Don Brown

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About Don Brown

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    Veteran Groover
  • Birthday 11/22/1932

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  • Gender Male
  • Location Toronto

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  1. Horace Silver on tenor sax

    Yes, he was born with his hair like that. As Horace told an interviewer in the 1960s, "Paul Gonsalves and I are the only Portuguese Creoles in jazz." At that time that was probably true.
  2. Essential Benny Goodman

    As I recall the two Columbia LPs, which were called something like "Benny Goodman Jazz Concert # 2", were made up completely of Savory airchecks taken from radio broadcasts such as Benny's Camel Caravan broadcasts..A few years later MGM issued three LPs that were also made up of Savory's airchecks. This MGM material was later issued by the Book-of-the-Month club in a three LP boxed set.
  3. I saw 44 of them. Toronto was always an excellent place for jazz. Most of these artists appeared at either the Colonial Tavern on Yonge Street or the Town Tavern on Queen. The Town booked mostly "modernists" while the Colonial booked everyone from Monk to Eddie Condon.
  4. Sonny Fortune R.I.P.

    I saw Sonny Fortune here in Toronto with Abdullah Ibrahim..
  5. Budd Johnson

    I don't think anyone here mentioned the famous Coleman Hawkins Apollo recordings from February of 1944 (available on Delmark DD459). These titles, which are generally considered to be the very first bebop recordings, were all arranged by Budd Johnson, who is also part of the reed section along with Hawkins and Don Byas. Dizzy Gillespie is here as well. Budd Johnson was always in the vanguard of the music.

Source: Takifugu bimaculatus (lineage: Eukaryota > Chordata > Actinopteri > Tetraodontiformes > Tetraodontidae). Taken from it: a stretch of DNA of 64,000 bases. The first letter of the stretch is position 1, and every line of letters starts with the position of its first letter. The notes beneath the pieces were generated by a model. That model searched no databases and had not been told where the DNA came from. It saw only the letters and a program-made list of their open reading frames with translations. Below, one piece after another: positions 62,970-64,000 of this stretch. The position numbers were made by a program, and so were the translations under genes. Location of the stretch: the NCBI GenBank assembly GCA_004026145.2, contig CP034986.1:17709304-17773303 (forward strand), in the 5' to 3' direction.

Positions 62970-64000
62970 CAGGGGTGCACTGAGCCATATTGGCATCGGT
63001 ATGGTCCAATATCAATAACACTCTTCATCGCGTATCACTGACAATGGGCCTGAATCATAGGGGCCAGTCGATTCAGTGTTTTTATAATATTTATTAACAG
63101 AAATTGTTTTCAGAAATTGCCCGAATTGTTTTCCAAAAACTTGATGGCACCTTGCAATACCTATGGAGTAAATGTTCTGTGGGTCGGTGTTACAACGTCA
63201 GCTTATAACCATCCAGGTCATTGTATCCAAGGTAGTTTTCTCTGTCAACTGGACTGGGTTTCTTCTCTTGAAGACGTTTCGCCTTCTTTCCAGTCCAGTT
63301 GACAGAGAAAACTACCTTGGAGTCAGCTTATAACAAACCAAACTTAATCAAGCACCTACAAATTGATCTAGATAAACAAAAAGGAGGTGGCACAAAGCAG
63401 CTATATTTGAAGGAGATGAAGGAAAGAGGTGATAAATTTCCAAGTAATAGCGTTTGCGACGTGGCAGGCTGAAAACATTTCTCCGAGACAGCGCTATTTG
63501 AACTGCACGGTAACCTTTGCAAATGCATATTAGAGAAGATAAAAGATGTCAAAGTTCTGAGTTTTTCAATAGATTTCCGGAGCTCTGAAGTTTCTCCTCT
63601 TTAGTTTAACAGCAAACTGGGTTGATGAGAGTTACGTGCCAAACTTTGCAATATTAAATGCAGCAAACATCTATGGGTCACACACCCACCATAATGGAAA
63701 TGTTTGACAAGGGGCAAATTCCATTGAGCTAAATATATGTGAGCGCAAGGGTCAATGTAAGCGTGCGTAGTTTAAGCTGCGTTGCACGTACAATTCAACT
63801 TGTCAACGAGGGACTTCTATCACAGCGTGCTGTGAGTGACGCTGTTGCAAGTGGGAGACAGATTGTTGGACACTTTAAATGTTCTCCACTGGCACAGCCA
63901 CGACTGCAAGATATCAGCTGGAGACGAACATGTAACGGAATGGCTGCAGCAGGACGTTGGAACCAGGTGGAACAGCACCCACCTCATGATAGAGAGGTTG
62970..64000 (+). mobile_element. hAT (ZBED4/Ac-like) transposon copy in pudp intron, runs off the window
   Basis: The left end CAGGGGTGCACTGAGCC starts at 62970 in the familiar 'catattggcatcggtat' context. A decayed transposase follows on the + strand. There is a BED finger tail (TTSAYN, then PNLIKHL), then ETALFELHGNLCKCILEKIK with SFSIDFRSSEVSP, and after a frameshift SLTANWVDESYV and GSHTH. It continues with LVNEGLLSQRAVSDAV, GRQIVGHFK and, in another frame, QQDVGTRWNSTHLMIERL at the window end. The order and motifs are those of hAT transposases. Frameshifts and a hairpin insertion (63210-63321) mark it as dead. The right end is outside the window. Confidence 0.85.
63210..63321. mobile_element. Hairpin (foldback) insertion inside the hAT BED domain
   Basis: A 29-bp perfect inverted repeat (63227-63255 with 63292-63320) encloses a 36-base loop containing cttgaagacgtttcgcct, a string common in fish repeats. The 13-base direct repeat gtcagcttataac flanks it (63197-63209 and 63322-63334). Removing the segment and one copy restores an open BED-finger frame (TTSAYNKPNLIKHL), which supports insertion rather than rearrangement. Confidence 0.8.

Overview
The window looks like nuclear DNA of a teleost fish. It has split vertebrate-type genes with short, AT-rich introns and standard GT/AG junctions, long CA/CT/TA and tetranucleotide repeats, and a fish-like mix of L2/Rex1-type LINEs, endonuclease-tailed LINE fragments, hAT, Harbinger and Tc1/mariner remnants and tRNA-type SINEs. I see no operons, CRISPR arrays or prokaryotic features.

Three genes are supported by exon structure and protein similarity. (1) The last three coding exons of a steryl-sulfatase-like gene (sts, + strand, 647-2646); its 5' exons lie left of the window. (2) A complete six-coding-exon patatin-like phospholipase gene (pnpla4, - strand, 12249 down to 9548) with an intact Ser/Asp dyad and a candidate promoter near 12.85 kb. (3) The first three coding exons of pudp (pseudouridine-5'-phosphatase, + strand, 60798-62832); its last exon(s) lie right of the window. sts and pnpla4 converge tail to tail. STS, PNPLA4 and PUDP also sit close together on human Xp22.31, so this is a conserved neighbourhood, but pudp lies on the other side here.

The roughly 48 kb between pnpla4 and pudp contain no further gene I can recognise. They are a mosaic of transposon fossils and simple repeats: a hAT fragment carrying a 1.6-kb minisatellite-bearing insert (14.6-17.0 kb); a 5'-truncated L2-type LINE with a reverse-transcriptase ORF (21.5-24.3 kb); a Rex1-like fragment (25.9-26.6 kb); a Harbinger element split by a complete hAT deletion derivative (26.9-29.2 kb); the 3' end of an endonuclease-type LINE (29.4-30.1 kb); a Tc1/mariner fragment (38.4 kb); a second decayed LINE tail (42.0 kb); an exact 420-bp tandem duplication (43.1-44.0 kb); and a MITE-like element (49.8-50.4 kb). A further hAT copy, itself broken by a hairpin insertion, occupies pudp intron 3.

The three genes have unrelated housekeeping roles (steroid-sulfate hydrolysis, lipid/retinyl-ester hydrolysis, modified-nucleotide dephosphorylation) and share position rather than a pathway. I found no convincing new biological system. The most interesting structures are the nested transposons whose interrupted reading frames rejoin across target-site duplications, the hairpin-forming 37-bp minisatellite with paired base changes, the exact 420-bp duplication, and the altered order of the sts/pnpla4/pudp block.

6. Jazz's Transition to CDs

    The store two doors north of Sam the Record Man on Yonge Street was called A & A Records. Actually, A & A had been there first. When Sam's moved from 714 College Street to 333 Yonge Street it was a pretty daring move. There was only Steele's Tavern between Sam's and A & A, which at that time was the biggest record store in Toronto. The competition between the two stores was fierce which certainly benefitted record buyers.
  7. Jazz's Transition to CDs

  8. Happy Birthday John Tapscott!

    Happy, belated, birthday greetings to you, John.
  9. Hamiet Bluiett R.I.P.

    The Mingus band with Bluiett and Adams played in the basement of a hotel on Church Street south of Wellesley. Ted O'Reilly will remember the name of the place. As I recall, the band with Walrath and Adams played first at the Colonial Tavern then, later in the year, at El Mocambo.
  10. Hamiet Bluiett R.I.P.

    I remember seeing Hamiet Bluiiett and George Adams with Charles Mingus here in Toronto. At that time no one had heard of either one them, or of Don Pullen, who was the pianist in the band. The music they played had a visceral edge that most of us in the audience found to be very satisfying and it was obvious that Mingus was enjoying the music as much as we were. A couple of months later Mingus was here without Bluiett who'd been replaced by trumpeter Jack Walrath. Walrath was great but Adams didn't impress me as much as he had when playing alongside Bluiett.
  11. Jo Jones

    I have a copy as well, Ted.
  12. My set arrived yesterday. Haven't had a chance to play any of it yet but it looks great.
  13. Sets you wish Mosaic would do

    FNAC in France did a great job with their superb LP reissues of Vanguard material but they didn't quite get all of it. I think it would make perfect sense for Mosaic to do what they've made their name doing over the years and issue a truly complete Vanguard box.
  14. Sets you wish Mosaic would do

    Yes, I can see it now: The Complete John Hammond Vanguard Sessions. That would be a beautiful set that I would buy in a minute. I believe the Vanguard material is still owned by the Welk corporation where it has been badly mishandled. While they did a fine job of remastering the Welk people reissued the music in an utterly chaotic fashion. It's about time this classic material was made available in the order in which Hammond recorded it.
  15. Ellington Treasury Shows

    Thanks, Lon.